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Public Hearing to Unravel TMI Nuclear Waste Containment Options

from PA House ERE Chairman Metcalfe

Public Hearing to Unravel TMI Nuclear Waste Containment Options

HARRISBURG – Pennsylvania House Environmental Resources and Energy Committee Chairman Daryl Metcalfe (R-Butler) convened a public hearing on April 29, to receive testimony on the Commonwealth’s nuclear waste containment options, costs and security issues in light of the impending closure of Three Mile Island (TMI).

“It is fundamental economics that any business or organization that can no longer survive in the free market should not be entitled to endless taxpayer-funded subsidies, which in the case of keeping the 50 percent operational Three Mile Island nuclear power facility open, state taxpayers, job creators and electricity consumers would be on the hook for no less than $500 million annually,” said Metcalfe. “What we need right now are immediate, secure, and, most importantly, taxpayer-friendly solutions to safely contain and dispose of nuclear waste nationwide.”

Testifiers ranging from policy experts from the Heritage Foundation and Nuclear Energy Institute; energy sector representatives from Exelon Corporation (owner of TMI-1), First Energy (owner of TMI-2), and Talen Energy; the Nuclear Regulatory Commission (NRC) and the Pennsylvania Department of Environmental Protection were invited to present further insight on how to cost-effectively address nuclear waste containment and disposal any time a nuclear facility such as TMI is decommissioned:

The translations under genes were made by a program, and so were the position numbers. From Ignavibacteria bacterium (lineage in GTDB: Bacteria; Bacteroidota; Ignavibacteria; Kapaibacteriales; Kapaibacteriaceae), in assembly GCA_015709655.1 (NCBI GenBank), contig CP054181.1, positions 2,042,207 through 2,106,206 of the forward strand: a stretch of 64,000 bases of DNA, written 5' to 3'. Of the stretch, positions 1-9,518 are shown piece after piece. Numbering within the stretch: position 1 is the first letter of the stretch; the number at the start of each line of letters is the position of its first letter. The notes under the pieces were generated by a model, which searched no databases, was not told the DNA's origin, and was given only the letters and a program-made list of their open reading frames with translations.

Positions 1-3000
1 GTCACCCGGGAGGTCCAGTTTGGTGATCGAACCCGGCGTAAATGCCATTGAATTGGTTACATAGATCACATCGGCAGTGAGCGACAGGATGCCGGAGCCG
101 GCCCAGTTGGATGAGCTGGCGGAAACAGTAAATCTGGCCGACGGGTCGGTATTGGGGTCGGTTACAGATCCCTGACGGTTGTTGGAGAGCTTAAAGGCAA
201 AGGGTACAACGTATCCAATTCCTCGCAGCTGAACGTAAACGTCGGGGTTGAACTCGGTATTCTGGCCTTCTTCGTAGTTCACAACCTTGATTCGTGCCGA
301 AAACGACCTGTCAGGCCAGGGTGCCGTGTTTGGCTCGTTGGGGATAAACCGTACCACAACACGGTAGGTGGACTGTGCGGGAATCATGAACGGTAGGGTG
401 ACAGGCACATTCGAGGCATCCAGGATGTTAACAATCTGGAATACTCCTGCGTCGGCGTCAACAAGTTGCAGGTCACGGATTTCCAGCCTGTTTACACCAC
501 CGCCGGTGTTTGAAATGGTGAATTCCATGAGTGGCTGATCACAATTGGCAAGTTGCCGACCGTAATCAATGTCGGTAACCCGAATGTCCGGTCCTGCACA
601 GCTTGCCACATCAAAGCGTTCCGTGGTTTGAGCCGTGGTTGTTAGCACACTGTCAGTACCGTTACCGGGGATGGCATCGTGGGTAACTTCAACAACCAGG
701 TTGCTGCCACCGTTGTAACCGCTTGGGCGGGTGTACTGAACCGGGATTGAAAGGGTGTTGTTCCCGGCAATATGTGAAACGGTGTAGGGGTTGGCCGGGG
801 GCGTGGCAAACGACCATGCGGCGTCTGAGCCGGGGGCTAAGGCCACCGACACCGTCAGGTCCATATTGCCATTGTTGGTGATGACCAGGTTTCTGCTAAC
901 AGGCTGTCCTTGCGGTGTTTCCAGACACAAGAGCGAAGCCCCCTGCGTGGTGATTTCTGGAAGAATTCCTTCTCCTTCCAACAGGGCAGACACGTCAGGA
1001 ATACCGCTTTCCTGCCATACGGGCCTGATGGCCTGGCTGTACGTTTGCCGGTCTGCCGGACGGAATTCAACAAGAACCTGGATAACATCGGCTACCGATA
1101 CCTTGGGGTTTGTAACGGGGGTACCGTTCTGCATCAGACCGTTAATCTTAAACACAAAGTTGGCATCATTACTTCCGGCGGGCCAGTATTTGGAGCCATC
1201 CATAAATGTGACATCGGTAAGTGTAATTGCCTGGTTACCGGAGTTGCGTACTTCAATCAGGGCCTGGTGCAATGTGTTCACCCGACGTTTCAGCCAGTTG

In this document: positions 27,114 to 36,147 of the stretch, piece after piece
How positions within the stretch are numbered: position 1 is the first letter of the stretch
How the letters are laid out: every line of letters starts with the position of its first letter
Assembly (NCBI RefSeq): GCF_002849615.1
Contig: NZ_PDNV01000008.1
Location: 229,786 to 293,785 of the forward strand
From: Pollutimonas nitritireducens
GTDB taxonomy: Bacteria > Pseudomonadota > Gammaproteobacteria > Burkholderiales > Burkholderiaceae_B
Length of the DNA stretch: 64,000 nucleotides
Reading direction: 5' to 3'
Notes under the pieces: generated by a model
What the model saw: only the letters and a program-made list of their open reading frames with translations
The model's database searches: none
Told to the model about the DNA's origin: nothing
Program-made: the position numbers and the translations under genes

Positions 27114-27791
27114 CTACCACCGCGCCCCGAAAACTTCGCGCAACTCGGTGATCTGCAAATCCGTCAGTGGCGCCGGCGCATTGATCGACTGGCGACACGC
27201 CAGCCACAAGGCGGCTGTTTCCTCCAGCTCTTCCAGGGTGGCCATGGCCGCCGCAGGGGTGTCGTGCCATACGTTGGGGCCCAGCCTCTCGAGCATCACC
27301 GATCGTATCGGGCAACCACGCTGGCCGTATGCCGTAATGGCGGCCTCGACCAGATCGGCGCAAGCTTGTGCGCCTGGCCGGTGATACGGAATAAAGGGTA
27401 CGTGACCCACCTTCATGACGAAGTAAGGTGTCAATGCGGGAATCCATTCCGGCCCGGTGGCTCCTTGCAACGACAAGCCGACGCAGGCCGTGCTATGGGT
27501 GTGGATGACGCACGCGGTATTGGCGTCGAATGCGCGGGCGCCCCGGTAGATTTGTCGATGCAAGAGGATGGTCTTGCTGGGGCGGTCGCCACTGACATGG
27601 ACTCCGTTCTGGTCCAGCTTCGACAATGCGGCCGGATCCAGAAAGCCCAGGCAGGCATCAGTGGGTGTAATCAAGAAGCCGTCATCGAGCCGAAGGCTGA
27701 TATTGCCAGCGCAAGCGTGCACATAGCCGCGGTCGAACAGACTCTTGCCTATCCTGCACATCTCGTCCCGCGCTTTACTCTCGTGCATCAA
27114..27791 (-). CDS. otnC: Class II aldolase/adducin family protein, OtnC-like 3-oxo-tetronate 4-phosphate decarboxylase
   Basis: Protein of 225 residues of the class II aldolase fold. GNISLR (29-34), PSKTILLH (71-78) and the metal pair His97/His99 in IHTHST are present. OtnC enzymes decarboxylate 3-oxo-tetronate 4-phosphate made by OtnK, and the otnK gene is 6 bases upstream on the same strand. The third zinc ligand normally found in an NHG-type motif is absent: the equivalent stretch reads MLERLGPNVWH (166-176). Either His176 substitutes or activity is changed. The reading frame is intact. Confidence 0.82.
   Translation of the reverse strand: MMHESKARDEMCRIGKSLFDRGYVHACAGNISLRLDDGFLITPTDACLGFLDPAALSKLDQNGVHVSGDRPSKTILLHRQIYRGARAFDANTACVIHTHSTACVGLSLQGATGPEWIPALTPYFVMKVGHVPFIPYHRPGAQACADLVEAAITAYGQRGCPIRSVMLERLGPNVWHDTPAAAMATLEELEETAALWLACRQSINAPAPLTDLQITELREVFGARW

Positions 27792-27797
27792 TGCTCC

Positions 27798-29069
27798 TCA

“It’s no longer enough to argue that the Nuclear Waste Fund should be reestablished and used for its intended purpose,” concluded Chairman Metcalfe. “Put simply, the feds are already sitting on billions of dollars while nuclear plants such as TMI could legitimately use that money to successfully decommission without unnecessarily exposing our national health, wealth and safety to lethal doses of radioactive waste or excessively burdening energy consumers, job creators or taxpayers with unaffordable costs, fees or fines. Getting access to these billions of dollars sooner rather than never is by far the most secure, cost-effective and equitable nuclear waste containment option.”

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